In some embodiments, the user devices 112 a-n are periodically connected to the server 100 via wireline and software updates and/or data updates or inputs are provided to the user devices 112 a-n by the server 100. In some embodiments, the user devices 112 a-n are initially loaded with pre-planning data and map data of a geographic area. The data updates can include updating the location and type of hazardous material in a geographic area. In other embodiments, the server 100 periodically or continuously sends software updates and/or data updates to the user devices 112 a-n wirelessly. For wireless communication, the server 100 may be connected to an antenna via a transmitter and/or transceiver that is adapted to modulate data via a selected modulation technique and propagate it into a communication medium, such as air, for reception by the user devices 112 a-n. The user devices 112 a-n may be adapted to receive the transmitted data and, in some embodiments, transmit data or information queries to the server 100 via the antenna and transceiver.
  • [0040]
    Current data may be used in some systems according to various embodiments of the present invention to provide emergency responders with up-to-date information for responding to emergency events. Current data may include real-time data or substantially real-time data about a geographic area or portion of a geographic area. Current data is often difficult to obtain, particularly in emergency response systems, but can be valuable information for emergency responders during an emergency. In some embodiments of the present invention, one or more sensors, such as sensor 114, can be located in a geographic area to obtain at least some types of current data and send it to the server 100. The sensor 114 can be any type of sensor that can detect certain types of information, such as weather, traffic, or otherwise, and transmit the data to the server 100. In some embodiments, the sensor 114 may also store sensor data 116 locally. The sensor 114 may include a processor and an application that may be adapted to reformat data, determine data trends, or to otherwise organize and manipulate data detected by sensor 114. The application may be stored in computer-readable memory and executable by the processor. The server 100 may be adapted to receive sensor data via wireline or wireless connection and store the sensor data in its memory or GIS database 108. In some embodiments, the server 100 may wirelessly send the sensor data directly to one or more user devices 112 a-n, automatically or upon a request for the data from one or more of the user devices 112 a-n. In some embodiments, the current data can include position data of the user devices 112 a-n.
  • [0041]
    Geographic information systems according to various embodiments of the present invention may use any wireless communication method to allow communication between system components such as server 100 and user devices 112 a-n and/or server 100 and sensor 114. Examples of wireless communication methods include one or more IEEE 802 standards, satellite communications, and any radio frequency, infrared, or microwave communication technique, including techniques approved for the 220-222 MHz, 450 MHz, 700 MHz, 800 MHz, 900 MHz, and 2.4 GHz bands.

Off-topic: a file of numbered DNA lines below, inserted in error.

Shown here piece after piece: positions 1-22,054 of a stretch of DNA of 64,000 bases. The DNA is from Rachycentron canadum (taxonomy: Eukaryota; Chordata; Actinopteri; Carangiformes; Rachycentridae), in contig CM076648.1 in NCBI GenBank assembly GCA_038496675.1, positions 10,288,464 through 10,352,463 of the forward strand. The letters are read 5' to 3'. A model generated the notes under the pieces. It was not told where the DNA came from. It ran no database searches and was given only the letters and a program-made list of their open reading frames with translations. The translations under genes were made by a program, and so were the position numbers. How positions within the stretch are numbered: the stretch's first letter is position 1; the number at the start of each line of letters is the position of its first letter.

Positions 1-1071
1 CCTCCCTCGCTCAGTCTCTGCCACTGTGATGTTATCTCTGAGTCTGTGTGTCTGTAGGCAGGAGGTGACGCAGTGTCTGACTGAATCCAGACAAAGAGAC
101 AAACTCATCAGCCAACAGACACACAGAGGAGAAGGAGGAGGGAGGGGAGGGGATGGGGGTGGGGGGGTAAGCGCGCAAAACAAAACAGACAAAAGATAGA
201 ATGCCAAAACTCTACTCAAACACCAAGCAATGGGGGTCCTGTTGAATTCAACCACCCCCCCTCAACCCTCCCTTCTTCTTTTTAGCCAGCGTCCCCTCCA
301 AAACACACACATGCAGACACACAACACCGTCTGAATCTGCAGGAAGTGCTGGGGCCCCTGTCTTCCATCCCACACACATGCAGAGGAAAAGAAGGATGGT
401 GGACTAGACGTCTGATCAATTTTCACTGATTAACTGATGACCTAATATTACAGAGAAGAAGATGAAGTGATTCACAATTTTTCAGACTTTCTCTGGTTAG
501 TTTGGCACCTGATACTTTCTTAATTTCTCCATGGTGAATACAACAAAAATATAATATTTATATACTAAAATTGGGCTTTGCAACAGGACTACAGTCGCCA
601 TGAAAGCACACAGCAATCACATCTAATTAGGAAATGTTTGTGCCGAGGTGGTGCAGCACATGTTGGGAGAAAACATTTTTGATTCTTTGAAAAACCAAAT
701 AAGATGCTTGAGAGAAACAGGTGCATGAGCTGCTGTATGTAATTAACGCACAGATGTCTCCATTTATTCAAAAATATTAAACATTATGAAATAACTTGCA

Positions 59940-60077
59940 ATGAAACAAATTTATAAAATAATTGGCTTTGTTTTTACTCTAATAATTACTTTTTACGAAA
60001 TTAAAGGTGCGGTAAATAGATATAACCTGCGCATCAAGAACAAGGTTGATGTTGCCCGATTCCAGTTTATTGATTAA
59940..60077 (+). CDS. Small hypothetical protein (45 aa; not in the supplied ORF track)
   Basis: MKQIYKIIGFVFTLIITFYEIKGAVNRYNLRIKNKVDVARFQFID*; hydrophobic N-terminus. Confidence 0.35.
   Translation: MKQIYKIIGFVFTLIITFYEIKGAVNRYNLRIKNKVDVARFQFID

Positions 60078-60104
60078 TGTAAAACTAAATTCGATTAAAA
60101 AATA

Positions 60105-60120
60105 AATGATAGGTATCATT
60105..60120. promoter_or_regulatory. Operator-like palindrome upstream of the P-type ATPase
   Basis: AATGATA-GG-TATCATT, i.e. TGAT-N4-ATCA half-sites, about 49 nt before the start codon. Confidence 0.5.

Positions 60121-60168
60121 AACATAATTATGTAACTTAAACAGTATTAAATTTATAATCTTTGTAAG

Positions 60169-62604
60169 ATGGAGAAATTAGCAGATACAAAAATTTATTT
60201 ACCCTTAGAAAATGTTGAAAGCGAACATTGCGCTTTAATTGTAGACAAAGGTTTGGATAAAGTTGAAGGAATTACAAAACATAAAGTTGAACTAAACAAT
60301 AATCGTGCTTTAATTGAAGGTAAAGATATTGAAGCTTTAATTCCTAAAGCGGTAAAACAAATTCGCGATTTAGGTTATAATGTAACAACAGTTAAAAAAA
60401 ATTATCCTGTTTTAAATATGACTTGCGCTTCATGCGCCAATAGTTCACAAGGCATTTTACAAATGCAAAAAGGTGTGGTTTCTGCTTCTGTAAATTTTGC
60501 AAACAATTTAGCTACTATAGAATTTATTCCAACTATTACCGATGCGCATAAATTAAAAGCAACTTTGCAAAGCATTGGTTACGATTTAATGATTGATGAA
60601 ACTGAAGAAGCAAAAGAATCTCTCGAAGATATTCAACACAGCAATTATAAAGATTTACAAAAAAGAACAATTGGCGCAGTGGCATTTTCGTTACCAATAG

• [0042]
    An administrator device 118 may be in communication with the server 100. The administrator device 118 may be used to access the communications engine 106 and receive or provide information, such as pre-planning data, map data, and additional data, such as current data. The administrator device 118 may be any device adapted to access the server and the communication engine 106. Examples of administrator device 118 include a processor-based device such as a computer. The administrator device 118 may be used to access information associated with a location corresponding to an emergency event and/or emergency responders. For example, the administrator device 118 may be used to access locations of emergency responders.
  • [0043]
    Illustrative User Devices
  • [0044]
    User devices according to various embodiments of the present invention may be any device that is adapted to receive and provide information to an emergency responder. FIG. 2 illustrates a block diagram of a user device 122 in accordance with one embodiment of the present invention. The user device 122 can include a processor 124 that is adapted to execute an application stored in a computer-readable medium, such as memory 126. The application may be, or can include, a mobile GIS engine 128 that is adapted to perform methods and other functions as described in more detail below, and provide an output to the user on a user interface 130. In some embodiments, the user device 122 includes a GPS or other mapping engine that is adapted to receive signals from a GPS or other mapping satellite and process the signals to provide the user with information. The mobile GIS engine 128 may be adapted to generate a comprehensive map that includes a combination of map data, pre-planning data, and, optionally, additional data. In some embodiments, the mobile GIS engine 128 receives a comprehensive map and is adapted to display it via the user interface 130. The user interface 130 may be a screen on which information is provided to the user. In some embodiments, the user device 122 includes an input with which users can input commands to the mobile GIS engine 128. The user device 122 may also include a receiver or transceiver and an antenna for communicating wirelessly with a server, such as server 100. The user device 122 can be connected to the receiver or transceiver and antenna.